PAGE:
I don't feel like any of these are groundbreaking tips, but just reminders to keep in mind when you're walking in to your interview. It's easy to let nerves get in the way and lose sight of your goal: convincing your interviewer that you are the best person for a spot in their PA program and that you will be a great classmate and colleague! 


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  1. CONFIDENCE! This is the biggest thing that seems to be missing when I'm working with applicants. Even if you are terribly nervous and don't feel confident at all, you need to be able to fake it. Confidence goes a long way in an interview setting and can definitely make you appear ready for PA school. Just the fact that you got an interview invitation should give you confidence because it means you had a strong application and they want to see who you are as a person. They want to see mature candidates who can handle themselves in high stress situations, such as a PA school interview. 
  2. Be yourself. One mistake many candidates make is trying to mold their answers to what they think the admissions committees are looking for. The problem with this is losing yourself in the process and not showing your personality in the interview. As a PA, you need to be able to connect with patients and just be yourself. It's evident if you are not showing your true colors so when you're practicing, video yourself to make sure you're giving the impression you're trying to make. 
  3. Avoid negativity. This should be a given, but no one really likes a negative person. Try your best to stay positive throughout your interview. If you're discussing a tough situation, focus on the good parts and learning lessons. Avoid putting down any other professions as this is typically looked down upon. 
  4. Interact with fellow applicants. Some of the other applicants at your interview may end up being your classmates! Working as part of a team is a big part of both PA school and being a PA, so they'll be watching at your interview to see how you interact with everyone else there. Learn names, refer to other applicants, and just be cordial in all of your interactions.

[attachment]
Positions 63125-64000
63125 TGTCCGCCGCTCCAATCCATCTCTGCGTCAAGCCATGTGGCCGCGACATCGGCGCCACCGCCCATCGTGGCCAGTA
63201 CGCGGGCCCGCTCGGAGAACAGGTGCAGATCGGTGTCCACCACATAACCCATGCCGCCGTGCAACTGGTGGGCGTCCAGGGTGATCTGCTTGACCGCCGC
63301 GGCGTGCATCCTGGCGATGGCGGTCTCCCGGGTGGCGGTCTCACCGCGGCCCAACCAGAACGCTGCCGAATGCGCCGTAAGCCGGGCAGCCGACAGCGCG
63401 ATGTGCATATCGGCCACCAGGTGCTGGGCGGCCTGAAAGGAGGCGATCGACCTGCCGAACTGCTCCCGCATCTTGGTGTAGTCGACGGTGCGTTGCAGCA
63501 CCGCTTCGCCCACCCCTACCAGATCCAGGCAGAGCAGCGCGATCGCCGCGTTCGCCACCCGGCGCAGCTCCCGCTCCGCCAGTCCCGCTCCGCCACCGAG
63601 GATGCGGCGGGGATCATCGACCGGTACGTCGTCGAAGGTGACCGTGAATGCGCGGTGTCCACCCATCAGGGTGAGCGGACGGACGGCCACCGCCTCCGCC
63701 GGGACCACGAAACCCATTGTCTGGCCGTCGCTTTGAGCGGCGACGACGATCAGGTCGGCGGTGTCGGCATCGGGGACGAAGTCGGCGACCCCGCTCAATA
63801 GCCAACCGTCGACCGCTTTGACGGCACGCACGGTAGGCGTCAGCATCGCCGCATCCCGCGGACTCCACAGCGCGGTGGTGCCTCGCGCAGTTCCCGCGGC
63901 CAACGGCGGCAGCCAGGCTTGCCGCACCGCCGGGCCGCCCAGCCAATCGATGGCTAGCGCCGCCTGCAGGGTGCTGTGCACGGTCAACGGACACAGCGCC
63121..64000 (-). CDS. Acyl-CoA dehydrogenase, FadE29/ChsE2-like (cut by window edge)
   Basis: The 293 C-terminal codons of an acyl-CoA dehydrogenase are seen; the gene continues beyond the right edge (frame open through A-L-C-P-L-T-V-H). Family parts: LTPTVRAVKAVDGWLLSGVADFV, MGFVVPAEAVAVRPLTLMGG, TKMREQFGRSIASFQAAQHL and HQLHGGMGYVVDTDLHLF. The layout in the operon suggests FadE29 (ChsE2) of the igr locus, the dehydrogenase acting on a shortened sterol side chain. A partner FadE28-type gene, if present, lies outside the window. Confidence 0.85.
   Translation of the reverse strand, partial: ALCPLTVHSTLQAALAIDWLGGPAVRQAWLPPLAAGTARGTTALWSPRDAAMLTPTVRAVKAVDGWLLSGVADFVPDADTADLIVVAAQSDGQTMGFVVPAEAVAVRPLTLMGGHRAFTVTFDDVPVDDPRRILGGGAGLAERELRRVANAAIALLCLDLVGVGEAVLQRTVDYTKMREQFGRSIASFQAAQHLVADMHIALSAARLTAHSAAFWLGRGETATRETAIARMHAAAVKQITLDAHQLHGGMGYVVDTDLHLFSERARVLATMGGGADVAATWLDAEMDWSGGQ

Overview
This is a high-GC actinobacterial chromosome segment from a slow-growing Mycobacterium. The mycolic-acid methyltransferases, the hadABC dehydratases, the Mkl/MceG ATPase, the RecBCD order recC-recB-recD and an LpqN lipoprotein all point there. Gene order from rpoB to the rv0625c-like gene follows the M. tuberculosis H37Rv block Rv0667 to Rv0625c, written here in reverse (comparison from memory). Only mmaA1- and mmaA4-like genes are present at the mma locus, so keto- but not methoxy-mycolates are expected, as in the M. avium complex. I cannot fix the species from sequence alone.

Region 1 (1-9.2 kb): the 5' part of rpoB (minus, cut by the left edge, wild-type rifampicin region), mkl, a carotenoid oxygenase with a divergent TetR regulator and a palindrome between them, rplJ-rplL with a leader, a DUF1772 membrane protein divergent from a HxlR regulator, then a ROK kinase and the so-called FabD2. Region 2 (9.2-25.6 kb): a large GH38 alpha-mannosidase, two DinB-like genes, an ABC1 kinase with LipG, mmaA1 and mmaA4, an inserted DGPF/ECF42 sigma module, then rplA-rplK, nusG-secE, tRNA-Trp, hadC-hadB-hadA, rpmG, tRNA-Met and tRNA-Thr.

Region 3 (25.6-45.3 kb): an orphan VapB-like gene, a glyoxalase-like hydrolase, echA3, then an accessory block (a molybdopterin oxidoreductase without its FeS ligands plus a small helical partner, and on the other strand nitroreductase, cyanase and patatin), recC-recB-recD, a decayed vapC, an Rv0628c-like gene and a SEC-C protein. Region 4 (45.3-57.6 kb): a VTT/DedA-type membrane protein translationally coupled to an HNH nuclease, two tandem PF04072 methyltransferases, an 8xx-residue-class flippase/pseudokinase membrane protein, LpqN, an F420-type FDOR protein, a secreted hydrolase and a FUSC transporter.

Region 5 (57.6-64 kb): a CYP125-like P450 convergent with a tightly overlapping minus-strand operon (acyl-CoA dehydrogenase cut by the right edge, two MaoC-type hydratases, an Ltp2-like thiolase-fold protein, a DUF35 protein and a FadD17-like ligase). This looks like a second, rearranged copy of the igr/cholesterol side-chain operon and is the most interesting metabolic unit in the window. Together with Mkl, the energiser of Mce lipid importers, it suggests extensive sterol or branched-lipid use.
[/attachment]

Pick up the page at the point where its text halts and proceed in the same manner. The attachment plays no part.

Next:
5. Have thoughtful answers. This is addressed in the Physician Assistant School Interview Guide very thoroughly, but one issue I've noticed is some applicants don't think about why a question is being asked. It's great to provide a story or example, but it needs to have a lesson that relates to you becoming a PA. When you're practicing, consider bringing your answers full circle and making sure they fully explain what you learned and make those connections to how you'll be a better PA student or PA for it. 

If you need interview help, and would like to schedule a mock interview with one of The PA Platform coaches, we would love to give you some feedback! 

Accepted!: Marian - Low GPA to PA Student

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The majority of emails we get at The PA Platform are about how to get into PA school with a low GPA. Once your GPA drops, it can be very difficult to overcome, but Marian is an amazing example of how it CAN be done. It wasn't easy, but Marian kept working hard and didn't give up, and now she's going to be a PA! And she rocked her mock interview, so I wasn't at all surprised to hear of her acceptance. 

Undergraduate education:

  • Undergrad - University of California Riverside - BS Biological Sciences 
  • Graduate - Chatham University - MS Biology 


  • Overall GPA: 2.85 
  • Science GPA: 2.76
  • Post Bacc GPA: 3.34
  • Graduate GPA: 3.89

GRE: 301 

Total HCE hours: 6,280

Total PCE hours: 10,396

Shadowing hours: 1,560

Other volunteer hours: 1,134

LORs: 1 PA, 2 Science Professors 

How many times did you apply?:  2

Age: 28 

Gender: Female 

How many programs did you apply to? 15

How many programs did you interview with and what were the outcomes? 1 interview invite, 1 acceptance, waiting to hear back from 6 programs. 

Any red flags on your application?  My undergraduate GPA was the biggest red flag in my application. I did everything in my power to compensate for that by completing a post bacc, a masters and having lots of patient care and volunteer hours. I also excelled in getting my Masters in Biology, which I felt I had to pursue to she admission committees that I could handle the rigor of PA school.